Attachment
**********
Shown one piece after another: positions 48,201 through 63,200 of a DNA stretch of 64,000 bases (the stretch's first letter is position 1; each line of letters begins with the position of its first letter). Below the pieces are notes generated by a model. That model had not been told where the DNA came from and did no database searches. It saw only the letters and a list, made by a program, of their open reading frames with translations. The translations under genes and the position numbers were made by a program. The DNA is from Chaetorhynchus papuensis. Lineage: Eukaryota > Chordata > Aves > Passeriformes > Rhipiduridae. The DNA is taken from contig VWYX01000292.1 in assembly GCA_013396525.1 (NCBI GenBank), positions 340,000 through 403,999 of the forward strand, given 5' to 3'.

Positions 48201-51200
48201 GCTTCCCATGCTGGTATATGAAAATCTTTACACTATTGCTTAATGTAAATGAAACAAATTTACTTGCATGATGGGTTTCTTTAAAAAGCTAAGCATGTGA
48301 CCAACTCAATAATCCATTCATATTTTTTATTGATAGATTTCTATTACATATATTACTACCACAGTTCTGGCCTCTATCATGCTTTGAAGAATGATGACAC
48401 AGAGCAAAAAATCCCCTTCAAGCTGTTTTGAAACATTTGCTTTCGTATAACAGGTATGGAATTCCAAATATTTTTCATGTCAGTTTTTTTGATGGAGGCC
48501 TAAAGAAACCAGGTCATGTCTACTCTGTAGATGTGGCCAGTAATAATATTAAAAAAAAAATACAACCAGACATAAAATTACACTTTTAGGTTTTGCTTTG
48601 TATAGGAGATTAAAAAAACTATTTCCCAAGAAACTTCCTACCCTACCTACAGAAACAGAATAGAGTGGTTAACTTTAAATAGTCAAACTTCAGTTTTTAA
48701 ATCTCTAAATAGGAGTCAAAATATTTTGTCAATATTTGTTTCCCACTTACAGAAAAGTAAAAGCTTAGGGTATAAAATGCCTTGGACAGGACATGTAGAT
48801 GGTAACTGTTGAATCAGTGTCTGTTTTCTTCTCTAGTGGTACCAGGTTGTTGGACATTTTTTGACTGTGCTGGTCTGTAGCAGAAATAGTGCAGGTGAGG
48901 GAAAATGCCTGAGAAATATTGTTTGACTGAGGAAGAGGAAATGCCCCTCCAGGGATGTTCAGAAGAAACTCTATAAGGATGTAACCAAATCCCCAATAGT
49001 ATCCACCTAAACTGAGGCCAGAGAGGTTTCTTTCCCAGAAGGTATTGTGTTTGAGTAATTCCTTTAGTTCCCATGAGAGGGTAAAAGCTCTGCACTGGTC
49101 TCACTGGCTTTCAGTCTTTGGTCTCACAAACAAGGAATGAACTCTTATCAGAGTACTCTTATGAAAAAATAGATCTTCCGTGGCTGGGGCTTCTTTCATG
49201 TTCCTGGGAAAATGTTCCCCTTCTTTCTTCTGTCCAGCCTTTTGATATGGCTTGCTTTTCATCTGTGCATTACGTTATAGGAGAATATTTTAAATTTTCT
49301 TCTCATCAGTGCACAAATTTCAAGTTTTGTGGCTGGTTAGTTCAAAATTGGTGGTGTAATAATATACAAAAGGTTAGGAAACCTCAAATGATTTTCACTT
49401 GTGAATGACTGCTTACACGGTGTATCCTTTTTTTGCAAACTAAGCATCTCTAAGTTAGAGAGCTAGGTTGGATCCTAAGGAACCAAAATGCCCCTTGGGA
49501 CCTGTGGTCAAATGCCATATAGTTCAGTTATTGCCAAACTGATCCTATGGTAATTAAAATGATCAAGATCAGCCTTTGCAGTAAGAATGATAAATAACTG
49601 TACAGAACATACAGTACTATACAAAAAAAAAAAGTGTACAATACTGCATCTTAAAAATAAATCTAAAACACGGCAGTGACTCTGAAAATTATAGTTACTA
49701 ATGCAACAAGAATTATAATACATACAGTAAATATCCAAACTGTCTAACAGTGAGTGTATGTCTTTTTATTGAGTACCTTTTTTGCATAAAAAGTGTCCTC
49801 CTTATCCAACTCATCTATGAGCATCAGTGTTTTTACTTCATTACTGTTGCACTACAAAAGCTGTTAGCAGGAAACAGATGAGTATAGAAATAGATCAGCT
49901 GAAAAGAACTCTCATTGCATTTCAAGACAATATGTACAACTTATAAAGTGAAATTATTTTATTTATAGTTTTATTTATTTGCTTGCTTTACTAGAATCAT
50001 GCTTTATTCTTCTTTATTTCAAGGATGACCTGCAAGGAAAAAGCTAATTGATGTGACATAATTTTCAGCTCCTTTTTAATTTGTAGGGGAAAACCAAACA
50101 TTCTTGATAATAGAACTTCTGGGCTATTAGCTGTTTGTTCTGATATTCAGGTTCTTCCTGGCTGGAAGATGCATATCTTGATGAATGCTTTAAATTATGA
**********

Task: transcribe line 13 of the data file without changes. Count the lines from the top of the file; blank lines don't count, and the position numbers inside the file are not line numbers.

49201 TTCCTGGGAAAATGTTCCCCTTCTTTCTTCTGTCCAGCCTTTTGATATGGCTTGCTTTTCATCTGTGCATTACGTTATAGGAGAATATTTTAAATTTTCT